Tadasana -“People do not pay attention to the correct method of standing. Some stand with the body weight thrown only on one leg, or with one leg turned completely sideways. Others bear all the weight on the heels, or on the inner or outer edges of the feet. This can be noticed by watching where the soles and heels of the shoes wear out. Owing to our faulty method of standing and not distributing the body weight evenly on the feet, we acquire specific deformities which hamper spinal elasticity. Even if the feet are kept apart, it is better to keep the heel and toe in a line parallel to the median plane and not at an angle. By this method, the hips are contracted, the abdomen is pulled in and the chest is brought forward. One feels light in body and the mind acquired agility. If we stand with the body weight thrown only on the heels, we feel the gravity changing; the hips become loose, the abdomen protrudes, the body hangs back and the spine feels the strain and consequently we soon feel fatigued and the mind becomes dull. It is therefore essential to master the art of standing correctly.”
Padahastasana – “The abdominal organs are toned and digestive juices increase, while the liver and spleen are activated. Persons suffering from a bloating sensation in the abdomen or from gastric troubles will benefit by practicing these two asanas .”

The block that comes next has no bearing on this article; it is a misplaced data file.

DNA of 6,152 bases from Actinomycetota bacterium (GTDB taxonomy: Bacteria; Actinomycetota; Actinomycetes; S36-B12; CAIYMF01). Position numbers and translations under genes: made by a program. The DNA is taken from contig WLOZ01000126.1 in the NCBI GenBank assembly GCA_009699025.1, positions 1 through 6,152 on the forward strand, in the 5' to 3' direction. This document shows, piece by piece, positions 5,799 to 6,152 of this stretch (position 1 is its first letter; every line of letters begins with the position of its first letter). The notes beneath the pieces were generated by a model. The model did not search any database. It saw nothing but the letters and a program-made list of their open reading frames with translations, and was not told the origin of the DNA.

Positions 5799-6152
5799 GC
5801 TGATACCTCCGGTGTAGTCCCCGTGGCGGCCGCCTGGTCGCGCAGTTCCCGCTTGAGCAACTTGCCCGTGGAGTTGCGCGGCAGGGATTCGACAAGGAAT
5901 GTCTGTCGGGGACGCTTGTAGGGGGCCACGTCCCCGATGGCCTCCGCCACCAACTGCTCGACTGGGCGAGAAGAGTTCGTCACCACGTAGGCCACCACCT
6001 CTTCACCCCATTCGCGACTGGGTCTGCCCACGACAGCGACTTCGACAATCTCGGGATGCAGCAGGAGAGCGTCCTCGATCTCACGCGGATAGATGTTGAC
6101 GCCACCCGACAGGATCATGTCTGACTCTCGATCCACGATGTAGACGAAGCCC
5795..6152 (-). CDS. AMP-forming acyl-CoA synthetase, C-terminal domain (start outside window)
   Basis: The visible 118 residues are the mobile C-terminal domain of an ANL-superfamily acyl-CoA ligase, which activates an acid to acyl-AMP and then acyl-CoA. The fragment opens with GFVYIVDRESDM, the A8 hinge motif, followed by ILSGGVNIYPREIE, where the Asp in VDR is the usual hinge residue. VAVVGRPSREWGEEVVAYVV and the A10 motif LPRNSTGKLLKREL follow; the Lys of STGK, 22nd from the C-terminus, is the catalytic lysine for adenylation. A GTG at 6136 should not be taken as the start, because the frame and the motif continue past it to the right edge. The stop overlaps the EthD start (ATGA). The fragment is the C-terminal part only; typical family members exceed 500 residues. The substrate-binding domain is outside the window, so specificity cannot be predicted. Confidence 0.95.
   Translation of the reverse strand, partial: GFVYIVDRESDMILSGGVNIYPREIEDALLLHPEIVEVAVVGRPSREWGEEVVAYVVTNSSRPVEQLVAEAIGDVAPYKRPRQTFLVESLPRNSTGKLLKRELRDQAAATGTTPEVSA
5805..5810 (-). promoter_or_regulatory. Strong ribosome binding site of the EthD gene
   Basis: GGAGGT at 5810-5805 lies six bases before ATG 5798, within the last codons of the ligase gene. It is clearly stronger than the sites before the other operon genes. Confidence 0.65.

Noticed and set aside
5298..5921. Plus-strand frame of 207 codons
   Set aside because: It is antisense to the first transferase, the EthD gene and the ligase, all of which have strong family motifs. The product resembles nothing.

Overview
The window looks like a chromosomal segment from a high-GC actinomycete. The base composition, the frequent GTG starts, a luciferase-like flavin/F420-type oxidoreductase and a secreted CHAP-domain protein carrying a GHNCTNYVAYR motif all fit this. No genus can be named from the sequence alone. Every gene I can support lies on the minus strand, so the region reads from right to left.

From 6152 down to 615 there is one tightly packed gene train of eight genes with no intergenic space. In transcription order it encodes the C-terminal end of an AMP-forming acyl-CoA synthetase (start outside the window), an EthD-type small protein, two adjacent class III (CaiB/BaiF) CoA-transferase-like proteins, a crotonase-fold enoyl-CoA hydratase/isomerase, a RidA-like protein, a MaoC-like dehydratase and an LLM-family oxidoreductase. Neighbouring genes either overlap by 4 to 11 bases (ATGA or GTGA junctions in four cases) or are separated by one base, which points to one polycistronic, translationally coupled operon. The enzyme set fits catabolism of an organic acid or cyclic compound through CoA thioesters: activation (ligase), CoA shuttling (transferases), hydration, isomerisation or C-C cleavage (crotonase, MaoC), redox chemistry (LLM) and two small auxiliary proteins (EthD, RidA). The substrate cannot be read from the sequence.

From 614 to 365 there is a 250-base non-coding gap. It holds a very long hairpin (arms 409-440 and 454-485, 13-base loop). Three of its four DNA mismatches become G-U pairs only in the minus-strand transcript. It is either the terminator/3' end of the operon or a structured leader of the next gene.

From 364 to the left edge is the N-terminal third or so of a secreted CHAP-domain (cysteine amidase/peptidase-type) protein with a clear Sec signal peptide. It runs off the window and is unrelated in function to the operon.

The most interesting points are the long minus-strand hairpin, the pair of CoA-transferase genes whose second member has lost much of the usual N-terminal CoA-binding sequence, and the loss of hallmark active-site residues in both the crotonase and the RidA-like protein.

Uttanasana – “This asana cures stomach pain and tones the liver, the spleen and the kidneys. It also relieves stomach pain during menstrual periods. The heart beats are slowed down and the spinal nerves rejuvenated. Any depression felt in the mind is removed if one holds the pose for two minutes or more.”
Chaturanga Dandasana – “This pose strengthens the arms and the wrists develop mobility and power. It also contracts and tones the abdominal organs.”
Urdhva Mukha Svanasana – “The pose rejuvenates the spine and is specially recommended for people suffering from a stiff back. The movement is good for persons with lumbago, sciatica and those suffering from slipped or prolapsed discs of the spine. The pose strengthens the spine and cures backaches (reduces lower back pain). Due to chest expansion, the lungs gain elasticity. The blood circulates properly in the pelvic region and keeps it healthy.”